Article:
Of course, provided we adhere to the principles as laid down by Venerable Master Lian Chi, any untoward consequence after the event is clearly beyond our control. Regardless of whether there is any ready buyer, those who catch animals for a living will still engage in their daily business, the only difference being in the quantity. If there is a seasonal demand, and the market for certain animals is good, they will definitely catch more.

The targets of the releasing life activities are those fish, frog, turtles, cows, goats, chicken, duck, etc. destined for immediate consumption; and the juvenile fish, worms, cicadas, lizards, and small frogs in the pet shops. Then there are the birds caged in captivity. We buy these animals to be released into the wild precisely to eliminate their doomed fate because all animals and human beings are equal, endowed with Buddha nature, and hence have the potential to achieve buddhahood. They all can feel pain and are fearful of dying just like we all are.

We must always be mindful of the fact that just because they have their backs skyward, animals are not God’s gift to us as food. If such is the case, then animals should feel happy to serve our gastronomic needs. But the truth is worlds apart. There are reports of cows shedding their tears come slaughtering time, as if they could sense their immediate demise and are begging for mercy. In the wee hours of the morning, the shrill cries from pigs in a abattoir can make you stop eating pork for the rest of your life. As Confucius put it succinctly, hearing the sound alone is enough to move you to not eating the meat.

We can go to any pet shop, an aquarium, or a market, to buy animals for the purpose of releasing life. But we should not set our sight on a particular shop for that purpose, nor should we request for a particular kind of animals. All we have to do is to look at the quantity and assess our capacity to pay. Never place a booking. Otherwise we will bring suffering upon the animals, and upon ourselves (through the tenet of causality).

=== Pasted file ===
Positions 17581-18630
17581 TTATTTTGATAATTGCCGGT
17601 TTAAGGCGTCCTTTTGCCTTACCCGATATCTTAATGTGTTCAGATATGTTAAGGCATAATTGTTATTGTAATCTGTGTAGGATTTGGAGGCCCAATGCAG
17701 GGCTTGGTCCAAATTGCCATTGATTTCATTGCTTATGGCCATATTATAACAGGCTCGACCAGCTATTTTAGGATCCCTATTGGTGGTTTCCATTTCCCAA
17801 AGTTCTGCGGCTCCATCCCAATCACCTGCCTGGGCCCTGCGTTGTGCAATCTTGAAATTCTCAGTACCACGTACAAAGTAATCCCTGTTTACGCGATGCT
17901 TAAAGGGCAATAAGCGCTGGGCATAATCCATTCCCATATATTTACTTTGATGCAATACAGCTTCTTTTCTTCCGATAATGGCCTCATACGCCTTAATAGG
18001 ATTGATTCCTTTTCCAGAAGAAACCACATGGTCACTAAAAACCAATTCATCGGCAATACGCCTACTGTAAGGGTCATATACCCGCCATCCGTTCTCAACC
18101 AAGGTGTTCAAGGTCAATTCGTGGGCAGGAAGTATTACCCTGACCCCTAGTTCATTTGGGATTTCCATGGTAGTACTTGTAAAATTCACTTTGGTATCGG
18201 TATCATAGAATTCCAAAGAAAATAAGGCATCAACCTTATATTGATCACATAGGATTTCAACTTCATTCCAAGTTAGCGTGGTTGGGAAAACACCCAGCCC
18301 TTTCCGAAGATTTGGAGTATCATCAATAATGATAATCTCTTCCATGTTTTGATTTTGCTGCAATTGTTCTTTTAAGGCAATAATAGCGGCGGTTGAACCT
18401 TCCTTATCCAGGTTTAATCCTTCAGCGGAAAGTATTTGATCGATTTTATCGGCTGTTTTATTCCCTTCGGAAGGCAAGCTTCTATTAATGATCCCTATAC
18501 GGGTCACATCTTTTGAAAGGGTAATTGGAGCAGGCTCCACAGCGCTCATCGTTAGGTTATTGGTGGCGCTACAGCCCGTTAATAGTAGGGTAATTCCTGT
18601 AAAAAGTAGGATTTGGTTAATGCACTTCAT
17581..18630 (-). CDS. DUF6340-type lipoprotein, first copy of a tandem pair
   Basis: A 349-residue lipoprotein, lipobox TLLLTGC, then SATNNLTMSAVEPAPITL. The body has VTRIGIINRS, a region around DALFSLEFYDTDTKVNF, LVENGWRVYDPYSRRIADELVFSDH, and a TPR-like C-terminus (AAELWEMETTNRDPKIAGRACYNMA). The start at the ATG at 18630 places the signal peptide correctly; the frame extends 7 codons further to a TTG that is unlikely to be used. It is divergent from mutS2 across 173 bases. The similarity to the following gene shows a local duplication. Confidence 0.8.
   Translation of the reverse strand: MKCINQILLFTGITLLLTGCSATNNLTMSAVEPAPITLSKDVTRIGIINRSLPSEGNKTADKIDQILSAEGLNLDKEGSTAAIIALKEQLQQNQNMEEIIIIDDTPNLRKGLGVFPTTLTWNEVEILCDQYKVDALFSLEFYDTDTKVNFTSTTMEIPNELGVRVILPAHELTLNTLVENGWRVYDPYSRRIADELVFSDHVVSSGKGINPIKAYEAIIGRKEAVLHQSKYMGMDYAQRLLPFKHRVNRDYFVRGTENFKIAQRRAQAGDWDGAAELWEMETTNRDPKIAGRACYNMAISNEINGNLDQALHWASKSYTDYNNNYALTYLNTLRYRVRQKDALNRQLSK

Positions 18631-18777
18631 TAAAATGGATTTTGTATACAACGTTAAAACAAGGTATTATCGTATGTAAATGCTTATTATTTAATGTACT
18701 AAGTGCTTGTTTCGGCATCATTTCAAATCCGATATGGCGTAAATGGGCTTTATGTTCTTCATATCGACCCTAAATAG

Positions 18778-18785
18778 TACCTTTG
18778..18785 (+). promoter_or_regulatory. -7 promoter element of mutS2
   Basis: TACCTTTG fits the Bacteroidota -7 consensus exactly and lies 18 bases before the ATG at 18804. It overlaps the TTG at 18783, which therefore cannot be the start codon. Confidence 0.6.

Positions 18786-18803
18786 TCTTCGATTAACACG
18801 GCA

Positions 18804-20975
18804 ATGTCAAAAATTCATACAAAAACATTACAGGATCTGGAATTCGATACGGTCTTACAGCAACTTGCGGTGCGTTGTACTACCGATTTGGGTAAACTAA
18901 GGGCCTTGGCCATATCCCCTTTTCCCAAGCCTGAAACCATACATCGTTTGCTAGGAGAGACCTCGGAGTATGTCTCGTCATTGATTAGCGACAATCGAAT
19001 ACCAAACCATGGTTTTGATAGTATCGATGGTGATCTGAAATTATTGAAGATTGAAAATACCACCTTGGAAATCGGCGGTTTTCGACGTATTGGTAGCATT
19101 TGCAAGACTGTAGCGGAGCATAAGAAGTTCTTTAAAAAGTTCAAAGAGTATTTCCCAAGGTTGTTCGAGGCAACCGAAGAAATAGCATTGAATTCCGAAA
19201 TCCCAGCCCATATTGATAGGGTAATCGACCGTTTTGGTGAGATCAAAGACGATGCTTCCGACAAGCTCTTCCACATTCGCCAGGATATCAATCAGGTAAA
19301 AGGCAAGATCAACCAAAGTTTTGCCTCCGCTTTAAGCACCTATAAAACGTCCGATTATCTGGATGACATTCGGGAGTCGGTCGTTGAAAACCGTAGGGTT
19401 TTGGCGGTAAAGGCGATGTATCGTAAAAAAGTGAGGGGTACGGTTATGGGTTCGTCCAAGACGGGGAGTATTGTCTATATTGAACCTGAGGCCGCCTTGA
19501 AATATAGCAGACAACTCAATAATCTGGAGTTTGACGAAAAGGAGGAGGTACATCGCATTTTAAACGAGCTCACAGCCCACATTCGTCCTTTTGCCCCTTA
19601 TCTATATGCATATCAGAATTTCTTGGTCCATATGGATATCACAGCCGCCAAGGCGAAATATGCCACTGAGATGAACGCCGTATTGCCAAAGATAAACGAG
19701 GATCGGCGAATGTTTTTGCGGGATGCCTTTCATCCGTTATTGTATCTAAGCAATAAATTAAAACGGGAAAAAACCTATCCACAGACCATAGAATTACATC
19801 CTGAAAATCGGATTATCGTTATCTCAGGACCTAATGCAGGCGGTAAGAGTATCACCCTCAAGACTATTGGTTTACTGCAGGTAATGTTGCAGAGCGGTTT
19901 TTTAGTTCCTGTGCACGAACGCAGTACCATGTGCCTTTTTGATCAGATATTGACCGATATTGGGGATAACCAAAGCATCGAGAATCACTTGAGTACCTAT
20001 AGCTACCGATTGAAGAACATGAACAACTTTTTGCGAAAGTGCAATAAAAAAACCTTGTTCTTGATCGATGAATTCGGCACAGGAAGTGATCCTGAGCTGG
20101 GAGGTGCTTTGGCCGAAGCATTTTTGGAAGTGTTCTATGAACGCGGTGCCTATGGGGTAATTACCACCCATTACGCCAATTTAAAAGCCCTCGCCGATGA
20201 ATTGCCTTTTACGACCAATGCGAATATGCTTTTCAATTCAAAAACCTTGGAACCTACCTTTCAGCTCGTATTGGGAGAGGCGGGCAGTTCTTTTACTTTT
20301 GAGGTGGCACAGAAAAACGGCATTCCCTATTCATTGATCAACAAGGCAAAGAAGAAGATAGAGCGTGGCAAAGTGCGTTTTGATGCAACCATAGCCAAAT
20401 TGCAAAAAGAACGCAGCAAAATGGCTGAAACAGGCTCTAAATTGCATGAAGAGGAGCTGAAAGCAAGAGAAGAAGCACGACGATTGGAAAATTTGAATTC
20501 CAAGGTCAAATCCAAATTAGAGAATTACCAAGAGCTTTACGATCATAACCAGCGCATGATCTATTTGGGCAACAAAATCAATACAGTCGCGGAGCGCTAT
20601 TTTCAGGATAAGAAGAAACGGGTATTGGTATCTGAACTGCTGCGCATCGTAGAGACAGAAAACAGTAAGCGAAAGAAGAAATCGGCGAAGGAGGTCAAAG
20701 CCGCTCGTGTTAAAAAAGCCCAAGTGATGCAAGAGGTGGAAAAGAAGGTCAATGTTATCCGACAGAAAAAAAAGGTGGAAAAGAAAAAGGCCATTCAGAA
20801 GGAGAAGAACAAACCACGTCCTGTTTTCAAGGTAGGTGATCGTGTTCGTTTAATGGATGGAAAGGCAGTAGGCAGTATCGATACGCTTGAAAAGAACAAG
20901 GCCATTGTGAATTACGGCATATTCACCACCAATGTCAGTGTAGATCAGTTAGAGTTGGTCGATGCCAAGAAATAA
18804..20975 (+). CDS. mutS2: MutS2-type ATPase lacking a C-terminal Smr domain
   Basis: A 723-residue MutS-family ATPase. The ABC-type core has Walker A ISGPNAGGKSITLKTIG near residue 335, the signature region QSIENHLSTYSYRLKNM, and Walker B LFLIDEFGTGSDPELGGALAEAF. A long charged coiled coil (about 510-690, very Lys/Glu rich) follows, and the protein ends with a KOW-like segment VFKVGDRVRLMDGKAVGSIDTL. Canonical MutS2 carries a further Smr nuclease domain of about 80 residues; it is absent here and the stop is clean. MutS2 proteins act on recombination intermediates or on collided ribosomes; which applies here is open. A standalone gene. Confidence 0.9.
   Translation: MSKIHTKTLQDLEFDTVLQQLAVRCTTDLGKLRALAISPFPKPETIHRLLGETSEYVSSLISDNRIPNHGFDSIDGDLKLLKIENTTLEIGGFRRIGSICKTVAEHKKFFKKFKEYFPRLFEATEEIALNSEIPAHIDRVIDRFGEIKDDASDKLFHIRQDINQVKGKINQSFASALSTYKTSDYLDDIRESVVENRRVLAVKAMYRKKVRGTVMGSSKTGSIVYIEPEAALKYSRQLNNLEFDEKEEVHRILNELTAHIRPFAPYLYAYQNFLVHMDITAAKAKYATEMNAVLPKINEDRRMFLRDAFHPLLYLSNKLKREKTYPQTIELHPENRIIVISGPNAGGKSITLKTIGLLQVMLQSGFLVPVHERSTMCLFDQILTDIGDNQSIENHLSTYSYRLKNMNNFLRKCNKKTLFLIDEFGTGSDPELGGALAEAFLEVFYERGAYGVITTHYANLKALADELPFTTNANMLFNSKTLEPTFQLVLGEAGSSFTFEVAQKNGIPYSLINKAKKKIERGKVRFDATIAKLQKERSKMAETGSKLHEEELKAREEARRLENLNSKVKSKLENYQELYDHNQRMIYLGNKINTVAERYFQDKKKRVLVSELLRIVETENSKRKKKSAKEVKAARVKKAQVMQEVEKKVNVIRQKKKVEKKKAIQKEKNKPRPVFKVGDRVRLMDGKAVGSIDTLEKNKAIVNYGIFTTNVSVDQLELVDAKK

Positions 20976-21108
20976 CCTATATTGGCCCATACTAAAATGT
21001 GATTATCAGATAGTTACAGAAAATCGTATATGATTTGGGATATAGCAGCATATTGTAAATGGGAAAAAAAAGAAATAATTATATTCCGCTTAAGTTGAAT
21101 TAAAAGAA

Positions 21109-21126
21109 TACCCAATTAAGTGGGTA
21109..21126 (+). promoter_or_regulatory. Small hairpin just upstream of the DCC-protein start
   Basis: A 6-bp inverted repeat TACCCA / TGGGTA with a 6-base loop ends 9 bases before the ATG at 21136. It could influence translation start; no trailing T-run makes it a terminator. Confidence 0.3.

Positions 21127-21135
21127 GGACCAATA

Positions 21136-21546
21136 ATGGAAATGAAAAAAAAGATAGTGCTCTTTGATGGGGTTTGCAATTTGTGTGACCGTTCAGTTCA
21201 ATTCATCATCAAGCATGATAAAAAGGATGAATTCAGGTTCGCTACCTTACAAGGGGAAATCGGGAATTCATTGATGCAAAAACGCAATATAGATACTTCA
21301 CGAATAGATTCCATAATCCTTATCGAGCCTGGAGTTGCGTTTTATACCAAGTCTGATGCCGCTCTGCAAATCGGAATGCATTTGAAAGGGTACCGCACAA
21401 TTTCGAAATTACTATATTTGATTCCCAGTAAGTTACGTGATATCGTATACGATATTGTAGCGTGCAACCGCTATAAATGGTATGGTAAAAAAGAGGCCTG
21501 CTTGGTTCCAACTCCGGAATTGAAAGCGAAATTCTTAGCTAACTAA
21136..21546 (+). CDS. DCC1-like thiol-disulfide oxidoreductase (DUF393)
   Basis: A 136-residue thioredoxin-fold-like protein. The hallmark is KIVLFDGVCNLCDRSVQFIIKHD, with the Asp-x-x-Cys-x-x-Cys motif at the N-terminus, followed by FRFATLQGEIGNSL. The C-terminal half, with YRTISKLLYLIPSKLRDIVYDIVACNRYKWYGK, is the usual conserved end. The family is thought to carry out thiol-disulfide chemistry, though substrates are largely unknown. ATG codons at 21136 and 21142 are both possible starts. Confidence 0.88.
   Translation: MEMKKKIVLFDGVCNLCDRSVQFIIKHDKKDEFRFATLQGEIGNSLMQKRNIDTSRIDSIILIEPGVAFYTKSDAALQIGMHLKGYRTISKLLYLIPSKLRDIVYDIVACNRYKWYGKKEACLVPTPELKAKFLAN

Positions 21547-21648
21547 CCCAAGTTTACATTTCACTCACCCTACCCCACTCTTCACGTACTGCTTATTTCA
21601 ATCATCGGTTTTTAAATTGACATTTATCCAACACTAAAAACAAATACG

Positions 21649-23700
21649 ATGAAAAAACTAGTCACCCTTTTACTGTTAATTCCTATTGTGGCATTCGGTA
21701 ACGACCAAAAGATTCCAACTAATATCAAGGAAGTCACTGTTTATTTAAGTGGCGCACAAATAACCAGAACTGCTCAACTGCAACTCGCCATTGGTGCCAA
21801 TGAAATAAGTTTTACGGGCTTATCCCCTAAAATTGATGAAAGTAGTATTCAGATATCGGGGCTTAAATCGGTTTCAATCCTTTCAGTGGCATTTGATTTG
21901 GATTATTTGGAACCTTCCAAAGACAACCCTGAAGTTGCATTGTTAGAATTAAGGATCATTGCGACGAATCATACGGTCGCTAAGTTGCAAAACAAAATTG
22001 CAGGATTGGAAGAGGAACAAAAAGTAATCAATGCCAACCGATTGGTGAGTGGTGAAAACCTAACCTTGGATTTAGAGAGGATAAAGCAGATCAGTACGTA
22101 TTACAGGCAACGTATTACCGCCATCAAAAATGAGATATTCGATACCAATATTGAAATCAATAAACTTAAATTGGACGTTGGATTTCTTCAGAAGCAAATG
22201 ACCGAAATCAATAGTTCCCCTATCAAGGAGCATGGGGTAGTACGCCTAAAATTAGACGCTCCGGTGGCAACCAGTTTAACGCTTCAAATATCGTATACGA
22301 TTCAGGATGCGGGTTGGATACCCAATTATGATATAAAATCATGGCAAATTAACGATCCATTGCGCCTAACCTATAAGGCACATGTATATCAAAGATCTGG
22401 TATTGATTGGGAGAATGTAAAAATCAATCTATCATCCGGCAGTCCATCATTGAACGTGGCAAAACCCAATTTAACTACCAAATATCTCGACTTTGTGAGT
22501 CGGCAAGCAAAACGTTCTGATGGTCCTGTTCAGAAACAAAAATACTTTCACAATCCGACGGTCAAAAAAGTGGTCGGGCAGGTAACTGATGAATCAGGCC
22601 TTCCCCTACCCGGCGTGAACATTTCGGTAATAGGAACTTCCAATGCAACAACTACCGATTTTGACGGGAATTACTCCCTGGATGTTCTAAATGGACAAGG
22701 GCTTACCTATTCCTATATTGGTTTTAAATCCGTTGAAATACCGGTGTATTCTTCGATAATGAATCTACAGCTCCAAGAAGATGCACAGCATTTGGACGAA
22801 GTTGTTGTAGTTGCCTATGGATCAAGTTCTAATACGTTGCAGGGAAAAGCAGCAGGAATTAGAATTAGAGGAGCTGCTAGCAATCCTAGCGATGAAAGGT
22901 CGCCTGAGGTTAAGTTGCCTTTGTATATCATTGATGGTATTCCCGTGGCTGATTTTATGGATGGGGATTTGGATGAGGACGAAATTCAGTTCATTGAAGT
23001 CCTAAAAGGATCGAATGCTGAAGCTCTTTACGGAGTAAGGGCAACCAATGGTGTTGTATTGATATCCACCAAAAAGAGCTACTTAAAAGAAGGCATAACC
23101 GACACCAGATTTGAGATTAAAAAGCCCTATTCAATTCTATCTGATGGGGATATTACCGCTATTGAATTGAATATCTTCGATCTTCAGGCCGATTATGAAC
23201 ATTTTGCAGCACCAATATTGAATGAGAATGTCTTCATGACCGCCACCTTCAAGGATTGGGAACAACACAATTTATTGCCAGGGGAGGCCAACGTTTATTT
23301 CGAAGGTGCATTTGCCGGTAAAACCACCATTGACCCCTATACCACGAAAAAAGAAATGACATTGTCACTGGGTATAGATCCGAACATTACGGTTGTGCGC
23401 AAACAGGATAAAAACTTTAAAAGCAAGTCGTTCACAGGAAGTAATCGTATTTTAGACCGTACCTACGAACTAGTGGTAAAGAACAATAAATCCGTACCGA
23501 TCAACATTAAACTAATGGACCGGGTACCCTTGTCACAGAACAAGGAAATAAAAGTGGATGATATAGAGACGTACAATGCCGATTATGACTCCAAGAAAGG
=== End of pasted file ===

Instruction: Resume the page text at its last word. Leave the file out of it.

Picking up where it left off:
2 comments:

Kitty Girl said...

I suppose another way to do this, although more difficult and time-consuming, would be to adopt a rescued animal. There are many facilities that take in rescued or abandoned animals--horses, dogs, cats, to name the more common ones--and they try to give these animals treatment and good homes. Of course, there are only so many animals one can hope to adopt and take into their home, but that's another way. This way, one would be helping an animal in dire need, and in return, not only would you be rescuing a life, but you would also get loyal companionship (well, maybe dogs more so than cats, but still). Does anyone do this? It's rather different from "Release of Life" in which animals are released back into the wild, but these animals need rescuing too, just a different kind. There's also fostering, in which you foster kittens or puppies to help socialize them for adoption by other families. That's less permanent and not as long term, obviously, although some families do get attached to their foster pets and end up adopting them themselves!

Say Lee said...

Any action that benefits sentient beings are considered meritorious, including supporting SPCA activities through donation.

However, since our resources are limited, we need to be wise in our compassionate acts in order to maximize our impacts.

From a Buddhist worldview, it's better to release life than to keep animals, even domesticated ones, as pets since once we get too accustomed/attached to them, we might be reborn into the same animal realm as them, and that's undesirable as a buddhist will alway aspire to be reborn, if rebirth is dicated by one's karmic store of merits (or the lack thereof), into the human realm as that is the most reliable realm to attain buddhahood.

If this is too profound for you at this stage, just remember to do good.